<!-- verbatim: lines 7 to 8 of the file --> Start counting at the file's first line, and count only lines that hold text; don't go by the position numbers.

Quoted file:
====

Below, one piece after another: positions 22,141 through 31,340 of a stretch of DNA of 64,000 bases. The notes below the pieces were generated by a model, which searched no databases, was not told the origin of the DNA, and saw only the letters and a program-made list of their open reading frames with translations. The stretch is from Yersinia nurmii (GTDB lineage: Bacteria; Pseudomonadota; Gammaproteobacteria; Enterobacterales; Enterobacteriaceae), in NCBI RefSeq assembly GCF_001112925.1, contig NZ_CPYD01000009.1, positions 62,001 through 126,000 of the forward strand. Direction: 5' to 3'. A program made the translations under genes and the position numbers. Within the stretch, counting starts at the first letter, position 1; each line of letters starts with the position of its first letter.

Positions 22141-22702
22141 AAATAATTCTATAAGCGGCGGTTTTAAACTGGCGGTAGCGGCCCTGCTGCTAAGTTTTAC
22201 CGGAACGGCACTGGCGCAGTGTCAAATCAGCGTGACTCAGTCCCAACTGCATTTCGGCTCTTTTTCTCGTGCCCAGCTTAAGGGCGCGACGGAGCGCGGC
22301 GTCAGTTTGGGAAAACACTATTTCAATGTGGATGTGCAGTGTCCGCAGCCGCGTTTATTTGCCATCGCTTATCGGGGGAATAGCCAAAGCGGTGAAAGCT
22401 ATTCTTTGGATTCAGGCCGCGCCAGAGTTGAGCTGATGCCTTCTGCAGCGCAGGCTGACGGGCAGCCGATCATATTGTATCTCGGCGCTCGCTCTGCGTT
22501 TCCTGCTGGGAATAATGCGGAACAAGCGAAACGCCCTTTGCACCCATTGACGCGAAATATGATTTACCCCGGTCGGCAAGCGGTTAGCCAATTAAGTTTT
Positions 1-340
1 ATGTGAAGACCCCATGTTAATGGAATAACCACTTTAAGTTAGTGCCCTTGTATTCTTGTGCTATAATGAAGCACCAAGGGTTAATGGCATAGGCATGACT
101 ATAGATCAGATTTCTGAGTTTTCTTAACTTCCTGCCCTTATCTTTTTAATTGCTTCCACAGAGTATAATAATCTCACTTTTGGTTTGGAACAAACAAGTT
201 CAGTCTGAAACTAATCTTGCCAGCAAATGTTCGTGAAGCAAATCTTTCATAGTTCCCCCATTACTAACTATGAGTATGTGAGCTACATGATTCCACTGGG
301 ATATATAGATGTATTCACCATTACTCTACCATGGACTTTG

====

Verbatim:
22501 TCCTGCTGGGAATAATGCGGAACAAGCGAAACGCCCTTTGCACCCATTGACGCGAAATATGATTTACCCCGGTCGGCAAGCGGTTAGCCAATTAAGTTTT
Positions 1-340